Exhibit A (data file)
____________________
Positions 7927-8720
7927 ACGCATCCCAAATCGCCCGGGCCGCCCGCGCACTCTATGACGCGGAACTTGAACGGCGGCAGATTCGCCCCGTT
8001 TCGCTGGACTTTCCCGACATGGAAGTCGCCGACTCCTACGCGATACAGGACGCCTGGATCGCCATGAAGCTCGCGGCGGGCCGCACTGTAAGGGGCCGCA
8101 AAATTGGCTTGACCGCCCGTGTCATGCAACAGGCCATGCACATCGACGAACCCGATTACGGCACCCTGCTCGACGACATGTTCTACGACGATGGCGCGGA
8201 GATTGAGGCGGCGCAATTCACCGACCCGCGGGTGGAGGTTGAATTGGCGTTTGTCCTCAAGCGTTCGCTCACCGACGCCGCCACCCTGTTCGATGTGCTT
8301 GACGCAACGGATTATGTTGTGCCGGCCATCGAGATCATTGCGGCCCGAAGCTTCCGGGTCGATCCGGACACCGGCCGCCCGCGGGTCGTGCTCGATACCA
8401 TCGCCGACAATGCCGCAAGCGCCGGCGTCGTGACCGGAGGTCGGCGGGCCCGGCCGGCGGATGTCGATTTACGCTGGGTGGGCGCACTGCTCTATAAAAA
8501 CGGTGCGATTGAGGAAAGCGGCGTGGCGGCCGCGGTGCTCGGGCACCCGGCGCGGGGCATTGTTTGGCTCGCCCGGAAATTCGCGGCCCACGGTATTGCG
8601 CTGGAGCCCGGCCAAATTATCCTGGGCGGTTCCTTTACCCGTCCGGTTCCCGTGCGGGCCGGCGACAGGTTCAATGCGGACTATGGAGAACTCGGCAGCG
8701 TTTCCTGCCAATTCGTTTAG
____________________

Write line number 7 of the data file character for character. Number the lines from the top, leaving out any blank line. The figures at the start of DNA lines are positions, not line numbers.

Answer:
8401 TCGCCGACAATGCCGCAAGCGCCGGCGTCGTGACCGGAGGTCGGCGGGCCCGGCCGGCGGATGTCGATTTACGCTGGGTGGGCGCACTGCTCTATAAAAA